How many calories is in one piece of licorice?

Licorice is a polarizing candy – some people love the unique flavor, while others can’t stand it. But whether you’re a licorice lover or hater, most people don’t realize that it’s also a relatively low calorie candy option.

What is Licorice?

Licorice is a confectionery product flavored with the extract of the licorice plant (Glycyrrhiza glabra). The plant contains glycyrrhizin, which gives licorice its signature sweet yet earthy flavor. Licorice candy can come in many forms – as a chewy candy, licorice whip, licorice wheel, or licorice allsorts.

The base ingredients of licorice candy are sugar, corn syrup, wheat flour, anise oil, licorice extract, gelatin, and various colors and flavors. The specific ingredients and calorie content can vary slightly between brands and types of licorice candy.

Calories in Licorice

Most licorice candies contain around 20-60 calories per piece, depending on the size. Here’s the calorie breakdown for different types of licorice candy:

  • Licorice whip or wheel – About 20 calories per 2 inch piece
  • Licorice allsorts – Around 25 calories per piece
  • Chewy licorice candy – Around 50 calories for a 1 ounce piece
  • Licorice straws – Around 60 calories per straw

For comparison, here are the calories in some other popular candies:

Candy Calories (per piece)
Reeses Peanut Butter Cup 100
M&Ms 47
Skittles 20-25
Twizzlers 25
Snickers Bar 250

As you can see, licorice is on the lower end of the spectrum when it comes to calories in candy. While it’s still considered a sugary treat, having a piece of licorice is a better option calorie-wise than chocolate, caramel, jelly beans, and more.

Nutrition Facts of Licorice

Aside from calories, licorice contains small amounts of some vitamins and minerals:

  • Carbohydrates: Most coming from sugar. Around 13 grams per 1 ounce serving.
  • Fiber: Around 1 gram per 1 ounce serving
  • Protein: 0-1 grams per serving
  • Fat: 0-1 grams per serving
  • Vitamin C: 1% Daily Value
  • Iron: 1% DV
  • Magnesium: 1% DV
  • Potassium: 1% DV

Licorice is low in fat, protein, and micronutrients. The main nutrients in licorice come from carbohydrates in the form of sugar. So while licorice can help satisfy a sweet craving, it is considered more of a confectionery treat rather than a nutritious food source.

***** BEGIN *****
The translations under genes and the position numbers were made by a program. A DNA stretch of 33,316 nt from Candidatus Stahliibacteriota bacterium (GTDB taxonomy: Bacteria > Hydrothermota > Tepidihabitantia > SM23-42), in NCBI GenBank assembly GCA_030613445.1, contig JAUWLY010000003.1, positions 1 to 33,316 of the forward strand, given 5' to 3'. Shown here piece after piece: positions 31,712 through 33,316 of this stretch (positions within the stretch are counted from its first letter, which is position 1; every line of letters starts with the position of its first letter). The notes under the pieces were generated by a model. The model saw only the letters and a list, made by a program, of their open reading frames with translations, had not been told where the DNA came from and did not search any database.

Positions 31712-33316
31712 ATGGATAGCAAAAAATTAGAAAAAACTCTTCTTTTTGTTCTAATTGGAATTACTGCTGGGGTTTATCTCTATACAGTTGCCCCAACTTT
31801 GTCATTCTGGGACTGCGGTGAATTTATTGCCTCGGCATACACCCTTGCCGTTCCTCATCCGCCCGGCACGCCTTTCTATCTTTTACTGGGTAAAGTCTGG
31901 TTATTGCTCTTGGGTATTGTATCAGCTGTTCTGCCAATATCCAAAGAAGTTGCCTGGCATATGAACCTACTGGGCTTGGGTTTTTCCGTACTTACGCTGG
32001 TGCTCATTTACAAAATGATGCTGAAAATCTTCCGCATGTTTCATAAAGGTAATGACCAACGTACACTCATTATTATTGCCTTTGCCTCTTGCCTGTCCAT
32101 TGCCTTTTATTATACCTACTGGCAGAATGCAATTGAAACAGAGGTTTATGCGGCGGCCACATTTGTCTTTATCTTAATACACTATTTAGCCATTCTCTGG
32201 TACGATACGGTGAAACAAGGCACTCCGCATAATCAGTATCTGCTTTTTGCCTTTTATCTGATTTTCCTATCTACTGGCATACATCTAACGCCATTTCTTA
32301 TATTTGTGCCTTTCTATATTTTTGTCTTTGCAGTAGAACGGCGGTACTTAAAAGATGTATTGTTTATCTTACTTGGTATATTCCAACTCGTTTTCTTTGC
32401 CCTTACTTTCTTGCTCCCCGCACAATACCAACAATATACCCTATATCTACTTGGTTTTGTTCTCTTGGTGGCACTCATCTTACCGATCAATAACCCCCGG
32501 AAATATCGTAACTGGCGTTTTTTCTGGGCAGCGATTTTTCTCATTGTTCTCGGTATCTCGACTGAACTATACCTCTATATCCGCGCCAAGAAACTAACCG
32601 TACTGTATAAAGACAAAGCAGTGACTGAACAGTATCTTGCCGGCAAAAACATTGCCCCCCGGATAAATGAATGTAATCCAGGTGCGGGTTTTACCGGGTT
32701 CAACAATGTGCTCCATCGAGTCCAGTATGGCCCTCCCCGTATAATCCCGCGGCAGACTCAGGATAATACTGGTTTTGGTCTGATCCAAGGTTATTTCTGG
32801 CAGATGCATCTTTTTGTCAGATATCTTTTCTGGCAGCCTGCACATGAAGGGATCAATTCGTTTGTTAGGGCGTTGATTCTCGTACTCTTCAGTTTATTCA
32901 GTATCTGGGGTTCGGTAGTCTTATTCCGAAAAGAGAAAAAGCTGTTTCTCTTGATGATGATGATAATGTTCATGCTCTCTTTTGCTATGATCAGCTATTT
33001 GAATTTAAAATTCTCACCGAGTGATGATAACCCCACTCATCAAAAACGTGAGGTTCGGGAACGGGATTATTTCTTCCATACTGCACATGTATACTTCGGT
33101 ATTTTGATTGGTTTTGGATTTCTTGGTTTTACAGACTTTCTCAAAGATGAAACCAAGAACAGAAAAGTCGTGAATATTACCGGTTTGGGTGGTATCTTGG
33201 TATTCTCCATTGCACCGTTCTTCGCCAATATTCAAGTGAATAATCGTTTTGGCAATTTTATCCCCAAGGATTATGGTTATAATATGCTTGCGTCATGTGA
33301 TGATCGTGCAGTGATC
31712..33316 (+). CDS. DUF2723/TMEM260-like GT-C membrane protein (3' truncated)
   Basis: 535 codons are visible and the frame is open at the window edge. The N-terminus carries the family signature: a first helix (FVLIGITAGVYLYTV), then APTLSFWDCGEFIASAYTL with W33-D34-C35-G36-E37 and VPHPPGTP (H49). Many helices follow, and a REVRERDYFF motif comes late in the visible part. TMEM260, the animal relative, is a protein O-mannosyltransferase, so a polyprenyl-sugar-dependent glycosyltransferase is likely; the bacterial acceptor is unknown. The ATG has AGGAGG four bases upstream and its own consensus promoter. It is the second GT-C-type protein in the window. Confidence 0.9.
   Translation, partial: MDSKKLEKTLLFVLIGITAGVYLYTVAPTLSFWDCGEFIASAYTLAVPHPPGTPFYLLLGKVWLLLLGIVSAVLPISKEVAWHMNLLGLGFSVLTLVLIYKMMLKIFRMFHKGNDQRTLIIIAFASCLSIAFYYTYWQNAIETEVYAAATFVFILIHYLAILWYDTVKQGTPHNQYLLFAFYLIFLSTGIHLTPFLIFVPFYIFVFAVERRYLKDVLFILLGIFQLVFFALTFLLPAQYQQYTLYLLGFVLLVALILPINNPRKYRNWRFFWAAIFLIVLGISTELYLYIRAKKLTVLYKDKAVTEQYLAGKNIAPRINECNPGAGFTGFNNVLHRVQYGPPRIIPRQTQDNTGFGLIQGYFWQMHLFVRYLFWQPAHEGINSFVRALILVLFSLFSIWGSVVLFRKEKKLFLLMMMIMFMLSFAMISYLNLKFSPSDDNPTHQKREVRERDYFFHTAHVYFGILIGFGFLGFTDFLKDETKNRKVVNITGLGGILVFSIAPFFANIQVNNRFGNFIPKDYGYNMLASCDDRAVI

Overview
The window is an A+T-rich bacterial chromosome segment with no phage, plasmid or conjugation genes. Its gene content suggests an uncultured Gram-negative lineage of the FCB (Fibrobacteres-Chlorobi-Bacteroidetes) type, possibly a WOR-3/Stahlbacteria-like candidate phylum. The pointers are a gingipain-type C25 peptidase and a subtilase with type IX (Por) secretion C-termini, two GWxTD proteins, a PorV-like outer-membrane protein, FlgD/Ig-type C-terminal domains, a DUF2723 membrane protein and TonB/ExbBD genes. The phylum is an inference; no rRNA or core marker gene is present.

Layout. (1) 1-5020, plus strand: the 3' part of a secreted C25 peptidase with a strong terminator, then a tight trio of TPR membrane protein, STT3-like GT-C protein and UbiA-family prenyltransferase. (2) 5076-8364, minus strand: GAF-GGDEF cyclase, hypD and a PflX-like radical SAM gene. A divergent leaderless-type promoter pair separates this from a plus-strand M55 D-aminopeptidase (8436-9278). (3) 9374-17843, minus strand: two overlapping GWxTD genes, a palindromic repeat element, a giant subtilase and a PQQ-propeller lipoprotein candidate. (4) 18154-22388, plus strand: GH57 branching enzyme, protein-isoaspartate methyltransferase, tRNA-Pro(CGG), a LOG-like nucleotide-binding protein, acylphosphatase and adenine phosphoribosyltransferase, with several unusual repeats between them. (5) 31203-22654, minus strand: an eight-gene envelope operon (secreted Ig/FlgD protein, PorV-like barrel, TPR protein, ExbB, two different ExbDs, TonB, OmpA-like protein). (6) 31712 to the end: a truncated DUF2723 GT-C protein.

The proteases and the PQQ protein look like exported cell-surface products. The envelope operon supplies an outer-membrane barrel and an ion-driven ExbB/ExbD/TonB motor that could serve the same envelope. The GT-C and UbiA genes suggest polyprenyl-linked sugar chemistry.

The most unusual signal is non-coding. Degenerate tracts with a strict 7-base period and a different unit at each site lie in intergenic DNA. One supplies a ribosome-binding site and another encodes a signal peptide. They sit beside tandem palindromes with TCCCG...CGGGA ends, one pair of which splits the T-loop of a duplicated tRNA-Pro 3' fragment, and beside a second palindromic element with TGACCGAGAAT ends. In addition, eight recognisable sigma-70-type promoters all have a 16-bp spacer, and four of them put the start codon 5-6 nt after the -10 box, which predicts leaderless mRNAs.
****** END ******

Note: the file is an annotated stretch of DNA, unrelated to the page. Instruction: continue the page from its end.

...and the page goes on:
Black Licorice vs Red Licorice

There are two main varieties of licorice candy – black licorice and red licorice:

  • Black licorice gets its signature flavor mainly from licorice root extract, anise oil, and added sugar. It has a very sweet yet earthy, almost bitter taste.
  • Red licorice is flavored with artificial cherry or strawberry flavor instead of licorice root extract. It often contains red food coloring as well. The calories and nutrition profile is similar to black licorice, but the flavor is sweeter and fruitier.

Both types of licorice are relatively low in calories. Black licorice has a stronger licorice flavor since it’s made with the real licorice extract. Red licorice tastes more similar to other fruity candies like Twizzlers.

Calorie Comparison

Here’s a calorie comparison of black licorice vs red licorice:

Type Serving Size Calories
Black Licorice Wheels 2 inches 25
Red Licorice Wheels 2 inches 20
Black Licorice Allsorts 1 piece (13g) 28
Red Licorice Allsorts 1 piece (14g) 24

As you can see, black licorice tends to be slightly higher in calories than red licorice. But the differences are small, and both remain low calorie confectionery options.

Benefits and Downsides of Eating Licorice

There are some potential benefits associated with licorice, as well as some downsides to consider:

Potential Benefits